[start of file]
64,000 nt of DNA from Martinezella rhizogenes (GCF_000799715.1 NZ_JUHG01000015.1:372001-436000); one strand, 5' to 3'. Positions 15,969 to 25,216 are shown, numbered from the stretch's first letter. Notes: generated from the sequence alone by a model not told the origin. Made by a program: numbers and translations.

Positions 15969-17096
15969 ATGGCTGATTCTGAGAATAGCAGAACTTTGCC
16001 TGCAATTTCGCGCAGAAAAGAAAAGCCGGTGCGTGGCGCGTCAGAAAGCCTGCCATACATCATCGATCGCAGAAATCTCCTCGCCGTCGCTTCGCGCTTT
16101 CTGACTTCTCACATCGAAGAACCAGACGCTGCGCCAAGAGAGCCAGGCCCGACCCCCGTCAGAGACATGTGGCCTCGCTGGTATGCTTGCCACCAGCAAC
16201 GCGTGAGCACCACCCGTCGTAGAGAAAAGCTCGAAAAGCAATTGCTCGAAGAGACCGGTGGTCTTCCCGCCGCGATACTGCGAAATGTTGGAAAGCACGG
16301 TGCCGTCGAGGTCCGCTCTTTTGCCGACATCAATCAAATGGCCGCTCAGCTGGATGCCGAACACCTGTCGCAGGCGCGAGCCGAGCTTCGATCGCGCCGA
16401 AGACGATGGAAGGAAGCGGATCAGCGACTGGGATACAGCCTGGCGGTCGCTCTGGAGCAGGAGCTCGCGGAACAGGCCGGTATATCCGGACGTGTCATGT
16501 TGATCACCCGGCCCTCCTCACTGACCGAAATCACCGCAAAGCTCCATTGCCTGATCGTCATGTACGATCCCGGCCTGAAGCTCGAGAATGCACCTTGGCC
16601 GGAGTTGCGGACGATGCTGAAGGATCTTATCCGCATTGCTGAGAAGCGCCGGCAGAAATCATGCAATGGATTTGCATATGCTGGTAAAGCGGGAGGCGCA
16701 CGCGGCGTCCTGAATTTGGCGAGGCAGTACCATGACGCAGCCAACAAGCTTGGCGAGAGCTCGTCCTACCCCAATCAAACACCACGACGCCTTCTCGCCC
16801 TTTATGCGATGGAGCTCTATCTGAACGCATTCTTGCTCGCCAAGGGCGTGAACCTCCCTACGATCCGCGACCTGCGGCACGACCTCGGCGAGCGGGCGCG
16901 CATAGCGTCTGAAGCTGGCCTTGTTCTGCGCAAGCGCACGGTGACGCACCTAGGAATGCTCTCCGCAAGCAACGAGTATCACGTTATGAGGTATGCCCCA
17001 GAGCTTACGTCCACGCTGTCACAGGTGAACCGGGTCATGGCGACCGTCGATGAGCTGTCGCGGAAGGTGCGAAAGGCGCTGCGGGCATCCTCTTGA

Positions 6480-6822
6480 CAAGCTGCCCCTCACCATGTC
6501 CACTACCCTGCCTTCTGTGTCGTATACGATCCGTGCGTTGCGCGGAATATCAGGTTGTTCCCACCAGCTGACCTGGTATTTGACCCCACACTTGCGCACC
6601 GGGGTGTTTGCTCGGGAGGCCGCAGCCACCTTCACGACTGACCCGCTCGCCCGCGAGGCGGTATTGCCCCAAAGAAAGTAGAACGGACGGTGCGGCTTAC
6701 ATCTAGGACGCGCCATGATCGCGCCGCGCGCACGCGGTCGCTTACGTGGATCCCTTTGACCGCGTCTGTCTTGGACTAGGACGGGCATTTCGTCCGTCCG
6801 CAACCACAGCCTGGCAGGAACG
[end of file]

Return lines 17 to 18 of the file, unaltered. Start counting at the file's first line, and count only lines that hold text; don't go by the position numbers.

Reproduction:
6501 CACTACCCTGCCTTCTGTGTCGTATACGATCCGTGCGTTGCGCGGAATATCAGGTTGTTCCCACCAGCTGACCTGGTATTTGACCCCACACTTGCGCACC
6601 GGGGTGTTTGCTCGGGAGGCCGCAGCCACCTTCACGACTGACCCGCTCGCCCGCGAGGCGGTATTGCCCCAAAGAAAGTAGAACGGACGGTGCGGCTTAC